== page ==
Under some conditions, if a hydraulic system for retracting and extending landing gears is left under pressure, the pressure may build up to a dangerous high, which the use of my'combined energy-storage devic in connection with the system is designed to avoid. It permits such high pressure to be bled down without retracting or extending the landing gear, as the case may be. Heretofore, it has been a drawback to such systems where a selector'valve alone was used to bleed down such undesirabl high pressures when the landing gear was extended, that the retraction of the landing gear has almost invariably resulted. To avoid this it became necessary to use auxiliary safety devices, such as safety blocks, hooks or cables to keep the gear from retracting while bleeding down. Such auxiliary devices become unnecessary in the use of my device, since the pressure in the system can .bleed downonly to the operating pressure for which the device is set.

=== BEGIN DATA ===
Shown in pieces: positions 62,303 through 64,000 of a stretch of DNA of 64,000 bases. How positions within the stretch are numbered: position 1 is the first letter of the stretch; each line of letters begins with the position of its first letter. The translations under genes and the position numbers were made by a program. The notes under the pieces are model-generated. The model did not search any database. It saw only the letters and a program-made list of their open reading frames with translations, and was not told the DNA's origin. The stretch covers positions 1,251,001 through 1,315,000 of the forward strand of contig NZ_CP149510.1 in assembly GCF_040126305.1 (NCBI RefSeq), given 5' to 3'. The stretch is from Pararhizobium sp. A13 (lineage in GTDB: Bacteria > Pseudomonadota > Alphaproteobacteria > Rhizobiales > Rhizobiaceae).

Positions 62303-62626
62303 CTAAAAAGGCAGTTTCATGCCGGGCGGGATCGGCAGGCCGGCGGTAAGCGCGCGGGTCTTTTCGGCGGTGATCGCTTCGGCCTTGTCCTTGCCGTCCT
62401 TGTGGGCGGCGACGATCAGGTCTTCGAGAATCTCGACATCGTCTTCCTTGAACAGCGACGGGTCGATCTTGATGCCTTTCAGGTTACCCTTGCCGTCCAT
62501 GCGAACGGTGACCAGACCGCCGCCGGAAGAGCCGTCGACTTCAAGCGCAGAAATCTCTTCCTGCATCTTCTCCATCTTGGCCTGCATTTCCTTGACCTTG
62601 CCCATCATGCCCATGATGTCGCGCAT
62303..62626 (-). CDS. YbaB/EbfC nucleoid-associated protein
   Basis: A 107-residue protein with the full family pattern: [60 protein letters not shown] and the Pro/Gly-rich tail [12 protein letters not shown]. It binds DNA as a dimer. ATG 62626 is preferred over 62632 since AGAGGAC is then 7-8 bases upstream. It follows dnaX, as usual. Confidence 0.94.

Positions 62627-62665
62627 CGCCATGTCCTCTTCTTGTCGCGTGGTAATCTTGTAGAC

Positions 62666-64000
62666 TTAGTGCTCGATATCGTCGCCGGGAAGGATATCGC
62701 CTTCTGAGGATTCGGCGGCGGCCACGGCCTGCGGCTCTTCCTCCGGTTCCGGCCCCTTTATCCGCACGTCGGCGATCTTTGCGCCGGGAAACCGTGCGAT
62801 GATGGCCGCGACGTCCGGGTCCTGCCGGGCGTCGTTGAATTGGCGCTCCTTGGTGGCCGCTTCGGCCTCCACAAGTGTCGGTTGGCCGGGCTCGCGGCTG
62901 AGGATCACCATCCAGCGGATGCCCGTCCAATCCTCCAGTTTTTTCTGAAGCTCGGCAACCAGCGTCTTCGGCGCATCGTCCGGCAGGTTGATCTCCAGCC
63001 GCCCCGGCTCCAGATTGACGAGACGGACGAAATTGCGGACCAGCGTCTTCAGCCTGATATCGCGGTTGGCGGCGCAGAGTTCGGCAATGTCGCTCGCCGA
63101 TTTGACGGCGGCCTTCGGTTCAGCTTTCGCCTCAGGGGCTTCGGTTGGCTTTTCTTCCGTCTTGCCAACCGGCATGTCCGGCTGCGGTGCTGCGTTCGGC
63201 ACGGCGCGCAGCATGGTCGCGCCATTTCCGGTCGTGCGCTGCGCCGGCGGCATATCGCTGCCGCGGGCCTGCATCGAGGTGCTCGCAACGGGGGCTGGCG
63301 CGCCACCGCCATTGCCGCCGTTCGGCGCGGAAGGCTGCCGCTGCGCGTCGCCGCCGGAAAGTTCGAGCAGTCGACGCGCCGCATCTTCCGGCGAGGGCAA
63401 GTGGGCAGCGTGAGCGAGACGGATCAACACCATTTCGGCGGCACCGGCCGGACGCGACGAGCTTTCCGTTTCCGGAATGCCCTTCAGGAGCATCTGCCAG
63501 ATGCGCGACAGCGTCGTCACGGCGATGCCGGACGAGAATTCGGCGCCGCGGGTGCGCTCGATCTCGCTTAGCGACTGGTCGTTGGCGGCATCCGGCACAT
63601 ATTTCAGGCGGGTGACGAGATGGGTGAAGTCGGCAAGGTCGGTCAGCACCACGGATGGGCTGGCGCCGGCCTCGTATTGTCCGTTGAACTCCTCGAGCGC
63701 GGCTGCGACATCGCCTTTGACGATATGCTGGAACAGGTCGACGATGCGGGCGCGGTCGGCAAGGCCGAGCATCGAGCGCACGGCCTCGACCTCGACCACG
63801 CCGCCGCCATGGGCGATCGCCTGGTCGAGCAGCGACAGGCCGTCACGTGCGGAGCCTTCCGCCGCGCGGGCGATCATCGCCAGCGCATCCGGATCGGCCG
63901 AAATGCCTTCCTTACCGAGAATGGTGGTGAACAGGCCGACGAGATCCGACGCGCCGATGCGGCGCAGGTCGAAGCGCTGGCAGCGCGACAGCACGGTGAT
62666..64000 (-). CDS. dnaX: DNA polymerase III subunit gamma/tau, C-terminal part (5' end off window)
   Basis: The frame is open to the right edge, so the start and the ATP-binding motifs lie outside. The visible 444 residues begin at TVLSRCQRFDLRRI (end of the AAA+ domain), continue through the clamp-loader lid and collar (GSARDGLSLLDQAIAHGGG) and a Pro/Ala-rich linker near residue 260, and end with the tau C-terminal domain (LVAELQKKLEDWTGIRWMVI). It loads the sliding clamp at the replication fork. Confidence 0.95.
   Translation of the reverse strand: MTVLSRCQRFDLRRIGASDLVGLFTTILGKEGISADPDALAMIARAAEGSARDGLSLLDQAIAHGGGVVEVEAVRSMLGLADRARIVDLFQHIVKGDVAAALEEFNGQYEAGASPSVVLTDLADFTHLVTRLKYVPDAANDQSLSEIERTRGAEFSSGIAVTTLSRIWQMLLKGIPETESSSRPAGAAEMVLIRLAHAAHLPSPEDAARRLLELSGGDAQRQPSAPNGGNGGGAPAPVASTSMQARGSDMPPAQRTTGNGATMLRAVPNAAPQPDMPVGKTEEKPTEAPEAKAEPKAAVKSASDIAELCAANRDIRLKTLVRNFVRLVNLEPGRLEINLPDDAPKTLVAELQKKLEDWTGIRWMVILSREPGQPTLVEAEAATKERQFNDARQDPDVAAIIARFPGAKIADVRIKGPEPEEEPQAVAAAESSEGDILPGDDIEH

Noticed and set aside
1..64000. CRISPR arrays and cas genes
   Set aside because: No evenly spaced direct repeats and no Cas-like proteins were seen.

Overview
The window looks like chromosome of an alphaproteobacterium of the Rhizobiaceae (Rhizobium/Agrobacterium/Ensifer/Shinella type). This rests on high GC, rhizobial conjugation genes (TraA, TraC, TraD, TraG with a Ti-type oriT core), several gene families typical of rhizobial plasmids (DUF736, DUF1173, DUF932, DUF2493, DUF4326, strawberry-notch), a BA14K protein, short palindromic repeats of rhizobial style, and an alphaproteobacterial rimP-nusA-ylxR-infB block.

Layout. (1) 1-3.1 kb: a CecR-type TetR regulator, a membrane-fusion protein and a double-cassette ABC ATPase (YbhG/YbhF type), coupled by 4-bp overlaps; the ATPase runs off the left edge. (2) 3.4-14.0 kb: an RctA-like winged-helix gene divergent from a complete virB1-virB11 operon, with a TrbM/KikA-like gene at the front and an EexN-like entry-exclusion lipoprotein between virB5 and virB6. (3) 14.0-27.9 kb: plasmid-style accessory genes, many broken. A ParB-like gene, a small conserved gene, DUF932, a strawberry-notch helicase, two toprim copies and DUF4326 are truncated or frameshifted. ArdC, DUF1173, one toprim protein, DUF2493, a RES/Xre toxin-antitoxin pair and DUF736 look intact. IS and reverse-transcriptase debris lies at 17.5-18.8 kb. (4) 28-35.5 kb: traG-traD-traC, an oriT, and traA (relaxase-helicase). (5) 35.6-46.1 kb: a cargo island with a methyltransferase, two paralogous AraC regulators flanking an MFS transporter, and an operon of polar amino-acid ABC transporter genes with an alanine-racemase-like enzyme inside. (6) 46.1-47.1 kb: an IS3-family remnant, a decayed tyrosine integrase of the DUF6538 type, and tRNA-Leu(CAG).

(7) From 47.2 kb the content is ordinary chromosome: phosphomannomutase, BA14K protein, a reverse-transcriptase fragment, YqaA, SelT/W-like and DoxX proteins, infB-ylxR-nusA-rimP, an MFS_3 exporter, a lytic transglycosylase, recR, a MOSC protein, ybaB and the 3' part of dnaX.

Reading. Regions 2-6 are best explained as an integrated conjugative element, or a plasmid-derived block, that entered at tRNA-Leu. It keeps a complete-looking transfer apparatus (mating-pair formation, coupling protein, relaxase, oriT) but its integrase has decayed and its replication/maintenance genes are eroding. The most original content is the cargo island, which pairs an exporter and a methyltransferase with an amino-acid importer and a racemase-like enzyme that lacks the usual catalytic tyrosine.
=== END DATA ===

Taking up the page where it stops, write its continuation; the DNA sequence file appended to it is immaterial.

The method of the invention is capable of being carried out by various mechanisms and systems, and I do not wish to be limited to the speciflc embodiment shown and described, but consider as falling within the scope of the invention all such changes and modifications as fall within the spirit and scope of the appended claims.
What is claimed is:
1. In fluid pressure circuits, the improvement in control means for modifying the pressures in said circuits, said control means comprising a chamber connected to said circuits, an inwardly movable valve forming an outlet from said chamber, and a piston freely movable in said chamber and operably connected to said valve, said valve being retained in position by both fluid and spring pressure.